Then a layer of soft cotton batting (or dense foam, if you want to be modern) goes on.   This batting is about an inch or two thick and comes in big rolls about 36-54 inches wide.  It should cover all of the top of the seat and go just over the sides and the front edge.  Don't put the batting all the way down the front or sides.  Then a layer of very dense batting goes on top of the first.  The second layer is 1/8 or 1/4 inch thick and is stronger than the soft layer.  It will keep the soft padding from moving around and getting lumpy. 

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Then the cover gets put on.  The seat back cover has a pocket at the top for a long wire to be put through.  When the hog rings are attached, they go around the wire to spread out the load.  The rings get spaced about 4-6 inches apart, more if it's working OK.  Don't stretch the vinyl to tight or the rings will pull through.

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Wire in sleeve at top of seat back

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Reinforcement glued on underside of cover at joint in frame.

With coil springs in the seats, a fair amount of support has to be placed on top of them so that you don't feel the springs.  The old seat bottom had a layer of burlap put on first.  However, the burlap had steel wires snaked in and out of the burlap.   The wires were spaced about an inch apart.  A loop had been formed in the both ends of each wire and a heavy cord connected all the wires.  I think this was done to prevent the ends from pulling out of the burlap and poking the passengers in the butt.   I wound up cutting the loops of the stiff piano wire since I could pull the old cord out.  Using the old padding as a guide, I cut some burlap large enough to cover the seat bottom and go around the front and back sides.  I folded the burlap back and forth to make pleats about an inch wide, then poked a wire through the middle of the pleat at every inch spacing.  With some needlenose pliers, I made a new loop at each end of the wires and laced a new cord through them.  When the burlap was pulled taut, the wires were in place.  The burlap was then attached to the seat frame with hog rings, the batting was put in place, and the cover put on with more hog rings.

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Wires go through the pleats.

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Burlap straightened with wires in place.

I'm sure that there must be a better, more modern way to do the seat bottom.  I just didn't know one and wanted to get on with the job.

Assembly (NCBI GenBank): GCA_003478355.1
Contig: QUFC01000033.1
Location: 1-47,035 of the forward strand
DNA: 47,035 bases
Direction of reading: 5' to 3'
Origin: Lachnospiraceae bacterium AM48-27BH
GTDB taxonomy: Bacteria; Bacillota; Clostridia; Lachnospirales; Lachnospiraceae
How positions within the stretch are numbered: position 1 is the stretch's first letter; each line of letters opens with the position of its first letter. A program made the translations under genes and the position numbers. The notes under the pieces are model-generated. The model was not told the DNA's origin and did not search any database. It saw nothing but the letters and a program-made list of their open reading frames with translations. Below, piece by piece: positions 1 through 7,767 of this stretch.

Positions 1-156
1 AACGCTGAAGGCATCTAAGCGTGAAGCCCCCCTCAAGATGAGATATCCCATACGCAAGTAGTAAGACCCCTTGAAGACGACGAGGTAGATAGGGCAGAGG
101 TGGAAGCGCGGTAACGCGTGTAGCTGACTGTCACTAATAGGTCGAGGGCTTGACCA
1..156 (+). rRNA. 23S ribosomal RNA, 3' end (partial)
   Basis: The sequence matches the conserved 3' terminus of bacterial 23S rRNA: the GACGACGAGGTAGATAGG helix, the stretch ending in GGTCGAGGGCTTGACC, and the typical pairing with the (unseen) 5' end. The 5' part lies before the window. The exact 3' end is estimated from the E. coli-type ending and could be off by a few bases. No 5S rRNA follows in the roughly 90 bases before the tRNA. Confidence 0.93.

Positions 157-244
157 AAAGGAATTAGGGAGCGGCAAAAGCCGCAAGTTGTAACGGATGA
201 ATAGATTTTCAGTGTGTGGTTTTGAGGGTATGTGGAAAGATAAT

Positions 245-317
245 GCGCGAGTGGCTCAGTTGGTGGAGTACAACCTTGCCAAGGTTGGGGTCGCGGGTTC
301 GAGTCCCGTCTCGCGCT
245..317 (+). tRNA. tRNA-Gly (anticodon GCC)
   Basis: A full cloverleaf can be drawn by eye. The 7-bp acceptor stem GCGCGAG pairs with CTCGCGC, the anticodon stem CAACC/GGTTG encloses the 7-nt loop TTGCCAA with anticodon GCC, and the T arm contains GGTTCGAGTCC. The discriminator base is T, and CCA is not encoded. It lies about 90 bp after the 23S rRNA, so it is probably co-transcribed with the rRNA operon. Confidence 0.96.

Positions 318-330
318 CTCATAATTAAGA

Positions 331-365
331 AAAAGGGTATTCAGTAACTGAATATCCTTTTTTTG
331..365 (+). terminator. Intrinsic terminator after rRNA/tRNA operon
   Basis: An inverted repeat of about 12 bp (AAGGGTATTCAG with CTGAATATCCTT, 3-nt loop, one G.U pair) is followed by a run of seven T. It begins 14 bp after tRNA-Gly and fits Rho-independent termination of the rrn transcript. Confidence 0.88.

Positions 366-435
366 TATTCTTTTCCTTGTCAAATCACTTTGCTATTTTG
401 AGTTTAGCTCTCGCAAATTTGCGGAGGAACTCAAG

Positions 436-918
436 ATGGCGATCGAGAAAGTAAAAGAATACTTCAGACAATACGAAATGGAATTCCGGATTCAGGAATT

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Here is the bottom of the seat after putting the cover on and clinching all of the hog rings.

The arm rests were almost the most difficult part.  I peeled the old covers off of the arm rest forms, trying hard not to rip up the old rubber foam under them too much.  I was lucky that the old rubber had any cushion left to it at all.   Again, the threads were so rotted that I could separate the seams and use the old pieces to trace out new ones.  The sewing on these was a lot trickier, though the seams did not need top-stitching.  Then I used rubber cement to reattach the new covers to the forms.  It took a lot of tugging and folding to get the covers to fit smoothly. arm_rest.jpg (13904 bytes)

One of the things I did differently than original was to install some more soundproofing.  There are lots of big pieces of metal to flap around and make it sound like you are in an oil drum when you're driving.  I got some heavy, rubberized, sound deadening mat called DynaMat at the auto parts store.  This is the kind of stuff that the guys with the 500 watt amplifiers in their cars use to keep all the doors from rattling when the booming starts.  I put some on the back of the cab, the roof, and under the seat.  It's self-adhesive and then you roll it down with a little wallpaper roller.  Then I added a thick layer of fiber insulation attached with spray adhesive.  The cab should be both quieter and warmer in the winter (and cooler in the summer) than when it was new.  With the headliner and seats in place, you don't see any of this stuff.  Note that you can see the tack strip in these photos.  The windlace, headliner, and other trim attach to the tack strip.

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Here is the finished seat and seat back with the arm rests.  I'll have to use the heat gun a little bit on the seat back to shrink up the vinyl and get the wrinkles out.  The cover for the seat back sat on a shelf all folded up for a couple of years before I put it on, and that set the wrinkles.  A little heat gun, a little sitting in the sun, and all will be fine!  All in all, I'm pretty pleased with how it turned out, especially because I had never made seat covers before.